A Chat with Jim Davidson
Jim Davidson, OBE is a legendary - and for some, notorious - old school English stand-up comic and television host currently touring Australia. I chatted to him before he got here. Here is our conversation.
Dom Romeo: Hey Jim, how are you?
JIM DAVIDSON: Iâm all right, thank you. Where abouts are you calling from?
Dom Romeo: Iâm in Sydney, Australia.
JIM DAVIDSON: Marvelous!
Dom Romeo: Youâve been here before, a couple of years ago.
JIM DAVIDSON: Two years ago, I did a club in Revesby.
Dom Romeo: Was that your first visit to Australia?
JIM DAVIDSON: No, Iâd been before, but I didnât do any stand-up then. The trip two years ago was my first ever go at doing my act. I was absolutely shiâ¦ â well, I was terrified. Letâs put it that way.
Dom Romeo: How could you be terrified? Youâve been doing it for so long.
JIM DAVIDSON: Yeah, I know, but Iâd only been doing it to people who had seen me before. And the fact that I hadnât slept and had the most awful jet lag, and I hadnât slept for three or four days, and I was so nervous, I emptied the entire minibar of the hotel into a laundry bag and took it on stage with me at Revesby and put it on a table and said, âI feel so crap, Iâm gonna have to drink all this lot!â and they cheered the place down. And I did. And I came offstage straight into the arms of my old friend who I hadnât seen for 25 years, Frank Ifield. And I swear to god, he said, âHello Jim, itâs Frank Ifield. Do you remember me?â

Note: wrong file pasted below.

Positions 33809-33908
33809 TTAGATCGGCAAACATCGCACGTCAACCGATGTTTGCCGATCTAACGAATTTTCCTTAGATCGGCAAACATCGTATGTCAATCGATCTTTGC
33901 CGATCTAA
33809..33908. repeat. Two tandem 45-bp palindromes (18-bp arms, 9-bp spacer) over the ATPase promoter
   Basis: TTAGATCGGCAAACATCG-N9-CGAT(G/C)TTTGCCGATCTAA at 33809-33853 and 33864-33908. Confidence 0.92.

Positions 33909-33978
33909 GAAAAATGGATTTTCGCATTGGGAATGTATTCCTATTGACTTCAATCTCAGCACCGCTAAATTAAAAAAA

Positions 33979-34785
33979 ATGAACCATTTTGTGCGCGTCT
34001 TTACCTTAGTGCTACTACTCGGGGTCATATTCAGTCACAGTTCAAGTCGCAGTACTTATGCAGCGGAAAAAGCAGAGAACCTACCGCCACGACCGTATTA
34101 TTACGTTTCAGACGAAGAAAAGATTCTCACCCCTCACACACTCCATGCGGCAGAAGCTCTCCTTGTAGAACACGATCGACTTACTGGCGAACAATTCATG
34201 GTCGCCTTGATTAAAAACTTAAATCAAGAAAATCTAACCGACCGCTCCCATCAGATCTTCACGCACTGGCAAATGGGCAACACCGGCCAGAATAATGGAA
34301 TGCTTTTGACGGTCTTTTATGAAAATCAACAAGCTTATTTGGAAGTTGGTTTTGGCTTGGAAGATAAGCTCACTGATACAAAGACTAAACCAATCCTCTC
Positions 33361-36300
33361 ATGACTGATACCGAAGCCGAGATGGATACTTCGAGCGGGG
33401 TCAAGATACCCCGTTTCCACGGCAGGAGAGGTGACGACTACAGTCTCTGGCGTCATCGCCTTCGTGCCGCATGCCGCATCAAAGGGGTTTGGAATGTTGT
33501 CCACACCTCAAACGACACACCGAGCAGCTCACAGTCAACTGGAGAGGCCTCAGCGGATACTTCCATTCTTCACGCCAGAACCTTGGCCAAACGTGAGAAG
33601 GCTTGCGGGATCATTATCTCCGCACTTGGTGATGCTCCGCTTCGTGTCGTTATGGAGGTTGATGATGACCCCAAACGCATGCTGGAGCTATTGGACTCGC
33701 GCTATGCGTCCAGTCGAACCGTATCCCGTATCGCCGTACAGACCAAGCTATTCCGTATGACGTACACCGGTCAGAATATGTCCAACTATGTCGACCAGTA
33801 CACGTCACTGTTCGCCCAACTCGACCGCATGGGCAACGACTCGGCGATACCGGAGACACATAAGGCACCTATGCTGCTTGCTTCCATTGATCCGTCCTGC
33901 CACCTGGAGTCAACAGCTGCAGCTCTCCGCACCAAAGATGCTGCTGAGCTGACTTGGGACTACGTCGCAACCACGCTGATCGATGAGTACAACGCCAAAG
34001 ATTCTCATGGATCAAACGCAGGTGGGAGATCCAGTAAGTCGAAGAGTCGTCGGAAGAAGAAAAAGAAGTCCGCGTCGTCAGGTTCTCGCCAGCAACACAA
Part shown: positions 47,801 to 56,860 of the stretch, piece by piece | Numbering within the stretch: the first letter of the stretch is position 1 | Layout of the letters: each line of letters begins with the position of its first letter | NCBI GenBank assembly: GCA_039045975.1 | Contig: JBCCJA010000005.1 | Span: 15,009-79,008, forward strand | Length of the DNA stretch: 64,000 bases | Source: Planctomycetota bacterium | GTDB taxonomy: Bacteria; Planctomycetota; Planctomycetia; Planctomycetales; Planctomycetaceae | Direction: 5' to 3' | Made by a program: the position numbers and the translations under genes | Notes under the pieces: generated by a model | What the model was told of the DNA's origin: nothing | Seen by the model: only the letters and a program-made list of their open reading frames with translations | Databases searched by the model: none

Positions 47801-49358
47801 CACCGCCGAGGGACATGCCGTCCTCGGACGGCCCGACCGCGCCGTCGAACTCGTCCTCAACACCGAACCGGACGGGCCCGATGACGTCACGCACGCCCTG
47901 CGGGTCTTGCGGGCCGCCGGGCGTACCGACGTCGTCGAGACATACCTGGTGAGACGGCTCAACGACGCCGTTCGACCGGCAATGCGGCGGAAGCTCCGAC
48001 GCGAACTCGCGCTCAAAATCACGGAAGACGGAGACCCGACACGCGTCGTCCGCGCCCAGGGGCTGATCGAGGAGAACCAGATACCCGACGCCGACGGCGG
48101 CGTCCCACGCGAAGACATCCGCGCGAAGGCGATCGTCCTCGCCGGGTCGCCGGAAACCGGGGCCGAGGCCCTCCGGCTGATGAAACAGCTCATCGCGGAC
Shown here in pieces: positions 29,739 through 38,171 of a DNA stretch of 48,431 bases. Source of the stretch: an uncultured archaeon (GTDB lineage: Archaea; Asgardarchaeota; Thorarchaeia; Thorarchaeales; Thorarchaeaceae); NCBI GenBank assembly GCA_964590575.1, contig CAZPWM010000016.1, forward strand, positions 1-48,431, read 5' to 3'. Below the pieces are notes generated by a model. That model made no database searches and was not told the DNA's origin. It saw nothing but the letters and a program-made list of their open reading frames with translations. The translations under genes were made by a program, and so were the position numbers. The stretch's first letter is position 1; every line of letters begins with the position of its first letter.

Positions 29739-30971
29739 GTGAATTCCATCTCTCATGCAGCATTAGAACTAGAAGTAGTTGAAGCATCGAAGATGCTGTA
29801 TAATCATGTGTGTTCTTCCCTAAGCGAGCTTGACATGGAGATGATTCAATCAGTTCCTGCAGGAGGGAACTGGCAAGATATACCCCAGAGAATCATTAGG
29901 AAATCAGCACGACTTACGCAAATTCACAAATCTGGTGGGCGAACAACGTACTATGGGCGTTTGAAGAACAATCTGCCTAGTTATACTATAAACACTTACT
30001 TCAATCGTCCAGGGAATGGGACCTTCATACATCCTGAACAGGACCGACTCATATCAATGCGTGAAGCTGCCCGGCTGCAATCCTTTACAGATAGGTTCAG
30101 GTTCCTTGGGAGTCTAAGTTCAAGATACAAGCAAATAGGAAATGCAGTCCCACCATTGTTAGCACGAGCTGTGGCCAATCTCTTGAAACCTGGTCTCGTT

Dom Romeo: And of course, you saidâ¦
JIM DAVIDSON: I remember you!
I did a pantomime with him in 1976. He is one of the nicest men in show business, you know. Heâs great.
Dom Romeo: When you came through as a stand-up comic back in the day, how different was it to the circuit and the industry now?